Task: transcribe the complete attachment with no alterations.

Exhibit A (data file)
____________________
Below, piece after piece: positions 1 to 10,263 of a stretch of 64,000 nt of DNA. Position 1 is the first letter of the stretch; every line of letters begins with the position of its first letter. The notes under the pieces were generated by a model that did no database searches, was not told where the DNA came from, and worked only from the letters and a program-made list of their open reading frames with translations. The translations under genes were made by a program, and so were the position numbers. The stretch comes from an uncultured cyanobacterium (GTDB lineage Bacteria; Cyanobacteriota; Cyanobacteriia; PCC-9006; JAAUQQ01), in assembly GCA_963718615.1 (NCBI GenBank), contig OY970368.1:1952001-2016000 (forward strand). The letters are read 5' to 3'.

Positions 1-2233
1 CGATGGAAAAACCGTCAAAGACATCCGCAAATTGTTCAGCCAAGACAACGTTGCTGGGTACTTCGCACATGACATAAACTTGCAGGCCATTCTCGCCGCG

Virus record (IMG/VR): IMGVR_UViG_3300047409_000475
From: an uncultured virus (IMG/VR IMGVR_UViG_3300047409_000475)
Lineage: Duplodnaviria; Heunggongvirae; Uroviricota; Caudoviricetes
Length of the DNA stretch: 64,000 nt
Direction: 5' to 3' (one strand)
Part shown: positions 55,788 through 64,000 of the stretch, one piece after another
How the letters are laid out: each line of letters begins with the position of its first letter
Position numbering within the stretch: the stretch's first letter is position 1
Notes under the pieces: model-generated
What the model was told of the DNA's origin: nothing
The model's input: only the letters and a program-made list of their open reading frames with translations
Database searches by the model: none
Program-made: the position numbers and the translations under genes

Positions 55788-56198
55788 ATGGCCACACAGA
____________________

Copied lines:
Below, piece after piece: positions 1 to 10,263 of a stretch of 64,000 nt of DNA. Position 1 is the first letter of the stretch; every line of letters begins with the position of its first letter. The notes under the pieces were generated by a model that did no database searches, was not told where the DNA came from, and worked only from the letters and a program-made list of their open reading frames with translations. The translations under genes were made by a program, and so were the position numbers. The stretch comes from an uncultured cyanobacterium (GTDB lineage Bacteria; Cyanobacteriota; Cyanobacteriia; PCC-9006; JAAUQQ01), in assembly GCA_963718615.1 (NCBI GenBank), contig OY970368.1:1952001-2016000 (forward strand). The letters are read 5' to 3'.

Positions 1-2233
1 CGATGGAAAAACCGTCAAAGACATCCGCAAATTGTTCAGCCAAGACAACGTTGCTGGGTACTTCGCACATGACATAAACTTGCAGGCCATTCTCGCCGCG

Virus record (IMG/VR): IMGVR_UViG_3300047409_000475
From: an uncultured virus (IMG/VR IMGVR_UViG_3300047409_000475)
Lineage: Duplodnaviria; Heunggongvirae; Uroviricota; Caudoviricetes
Length of the DNA stretch: 64,000 nt
Direction: 5' to 3' (one strand)
Part shown: positions 55,788 through 64,000 of the stretch, one piece after another
How the letters are laid out: each line of letters begins with the position of its first letter
Position numbering within the stretch: the stretch's first letter is position 1
Notes under the pieces: model-generated
What the model was told of the DNA's origin: nothing
The model's input: only the letters and a program-made list of their open reading frames with translations
Database searches by the model: none
Program-made: the position numbers and the translations under genes

Positions 55788-56198
55788 ATGGCCACACAGA